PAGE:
Holistic Scotland Magazine columnist Marie O’Neill interviews former client Jane Jackson* on what it’s really like to experience crippling anxiety and discovers some of her coping techniques
If you have suffered from anxiety for some time and have tried different things, but are starting to feel like nothing is working, you’re not alone.
Here, my former client, Jane* shares her story of how anxiety was threatening to ruin her life and how she overcame it by incorporating simple yet powerful tools into her everyday life.
I hope that her honest account will inspire you to believe that you, too, can find the tools you need to be free from anxiety for good.
“I have never been confident,” says Jane. “Since childhood, I have been a worrier and nervous, but it wasn’t until my 20s that I realised I suffered from anxiety.
“At its worst, my anxiety was horrible. But it has come and gone throughout the years.
“Although it was terrifying when I first started to experience it in my 20s, I would say I’ve suffered more recently in my 40s.
“The anxiety felt as though it had evolved into something bigger and something that I couldn’t control or understand.
“Even on the days I was feeling better, it was on my mind 24/7. An attack would affect me badly – and for days after.
“When I was younger, I would recognise when I was about to have a panic or anxiety attack because my face would go numb.
“But, in my 40s, it was different. Without warning it would come on, regardless of the time, situation or location. I even had an attack on a relaxing spa day.
“Along with the physical symptoms of having an anxiety attack (heart racing, numbness, overheating, feeling sick, worry) came the days of constant dread, unhappiness, worry and feeling down.
“It affected me every day and especially in the run up to an event. This is when the overthinking part would kick in.
“Anxiety, at its worst, felt like it was all consuming. I didn’t believe it was possible to recover. But I thought it might be possible to control it.
“I thought it was embedded in me and something I would have to live with.
“I was at the stage where I would try anything and finally found some tools that worked for me.
“Before I was broken, lost, sad and feeling very down. I felt anxiety had taken over my life and there was no way out. I was in a bad way.
“But taking time out to focus and understand myself has been transformational in ways I didn’t think possible. I am confident now and know I am good at what I do – which makes me better at what I do.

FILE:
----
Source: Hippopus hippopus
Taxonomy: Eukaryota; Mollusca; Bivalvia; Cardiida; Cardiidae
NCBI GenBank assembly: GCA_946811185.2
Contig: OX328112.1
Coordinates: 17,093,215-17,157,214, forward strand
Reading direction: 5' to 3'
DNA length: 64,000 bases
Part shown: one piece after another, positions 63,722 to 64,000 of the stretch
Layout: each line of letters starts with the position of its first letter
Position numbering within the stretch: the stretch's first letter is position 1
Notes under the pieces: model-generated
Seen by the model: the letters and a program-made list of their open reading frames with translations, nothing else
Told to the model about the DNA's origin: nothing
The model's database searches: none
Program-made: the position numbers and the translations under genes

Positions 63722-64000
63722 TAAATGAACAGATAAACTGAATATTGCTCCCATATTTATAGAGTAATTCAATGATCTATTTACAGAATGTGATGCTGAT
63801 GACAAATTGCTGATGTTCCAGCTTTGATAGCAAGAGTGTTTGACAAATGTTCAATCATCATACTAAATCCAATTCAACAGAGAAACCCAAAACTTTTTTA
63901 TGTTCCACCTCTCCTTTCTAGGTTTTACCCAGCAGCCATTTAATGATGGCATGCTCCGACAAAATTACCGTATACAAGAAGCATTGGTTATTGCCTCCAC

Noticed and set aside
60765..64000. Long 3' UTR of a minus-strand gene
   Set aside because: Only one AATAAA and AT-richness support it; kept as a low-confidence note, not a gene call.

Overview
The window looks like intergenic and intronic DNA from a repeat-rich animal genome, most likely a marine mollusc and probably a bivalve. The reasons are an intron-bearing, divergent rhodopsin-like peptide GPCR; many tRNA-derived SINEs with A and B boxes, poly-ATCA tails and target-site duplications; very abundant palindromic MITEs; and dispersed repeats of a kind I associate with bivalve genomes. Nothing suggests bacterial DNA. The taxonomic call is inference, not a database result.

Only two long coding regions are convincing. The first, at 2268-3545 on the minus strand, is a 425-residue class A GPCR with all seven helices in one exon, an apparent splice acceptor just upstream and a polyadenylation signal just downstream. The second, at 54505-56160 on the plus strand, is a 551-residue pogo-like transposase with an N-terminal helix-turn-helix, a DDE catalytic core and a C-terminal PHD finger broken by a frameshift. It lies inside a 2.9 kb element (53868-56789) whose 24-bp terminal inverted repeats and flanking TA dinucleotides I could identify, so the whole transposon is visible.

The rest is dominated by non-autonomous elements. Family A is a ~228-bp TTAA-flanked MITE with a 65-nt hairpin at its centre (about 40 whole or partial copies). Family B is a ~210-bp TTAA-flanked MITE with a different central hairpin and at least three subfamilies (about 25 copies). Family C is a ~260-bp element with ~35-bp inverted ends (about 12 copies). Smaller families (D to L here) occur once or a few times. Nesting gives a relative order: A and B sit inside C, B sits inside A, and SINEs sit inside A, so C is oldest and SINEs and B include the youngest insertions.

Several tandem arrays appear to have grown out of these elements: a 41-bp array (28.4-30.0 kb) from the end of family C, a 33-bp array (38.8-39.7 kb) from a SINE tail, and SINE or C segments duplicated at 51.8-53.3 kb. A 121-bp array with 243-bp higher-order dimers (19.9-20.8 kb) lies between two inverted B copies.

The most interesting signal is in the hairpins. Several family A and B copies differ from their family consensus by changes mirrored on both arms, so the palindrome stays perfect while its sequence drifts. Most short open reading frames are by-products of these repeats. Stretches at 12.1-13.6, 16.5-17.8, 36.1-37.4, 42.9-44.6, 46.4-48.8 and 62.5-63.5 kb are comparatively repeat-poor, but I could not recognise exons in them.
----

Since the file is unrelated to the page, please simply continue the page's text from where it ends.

“For me, work fuelled my anxiety. I had been in the same place for 16 years. With no confidence and the comfort of familiarity, I stayed in a place which made me unhappy.
“Dealing with my anxiety gave me the confidence to look for something new. I now have a new job, doing something I am good at and enjoy.
“My relationships with people have improved.
“They wouldn’t know but I used to worry about what they thought of me, even when they were standing right in front of me.
“That meant I wasn’t present or listening which would make me worry even more.
I still worry about things – I wouldn’t be human if I didn’t – but not to the extent as I used to.
“Even if a worry comes into my head, I have the time and tools to deal with it.
“Using these tools and building my confidence has transformed my life for the better.
“I can’t remember the last time I was anxious, had a sleepless night worrying or a panic attack.
Jane’s lifestyle hacks for coping with anxiety
5-minute worry time
At the same time every morning, I spend 5 minutes writing down my worries, no matter how big or small.
By scheduling a time to worry, it stops me worrying about things all day. If I start to think about something, I put it to the side in my mind then write it down at the time I’ve allocated. This frees up my mind to enjoy my day more and helps me tackle those worries as they’re written down.
Self-affirmations and being kinder to myself
I pick a positive statement about myself and recite it throughout the day. It gives me a chance to be nicer to myself and break the bad habit of my negative thinking being my own worst critic. It also makes me feel more confident, empowered and allows me to hush the self-doubt. I did struggle with thinking differently at the start but over time I’ve started to believe it.
Writing events, thoughts and feelings has helped me gain clarity and understand myself better. I am the type of person who would store a lot of stuff in my mind but this way I can get it down on paper.
After I’ve woken up, I meditate for 10 minutes every morning – just after my 5-minute worry time. It calms my mind, helps me think clearer, makes me feel more at ease and generally happier.
For me, yoga is not just good for my body it’s good for my mind. I lay out my mat, switch off the outside world and focus on my practice whether I’m in class or the house on my own.
*Names have been changed to protect confidentiality.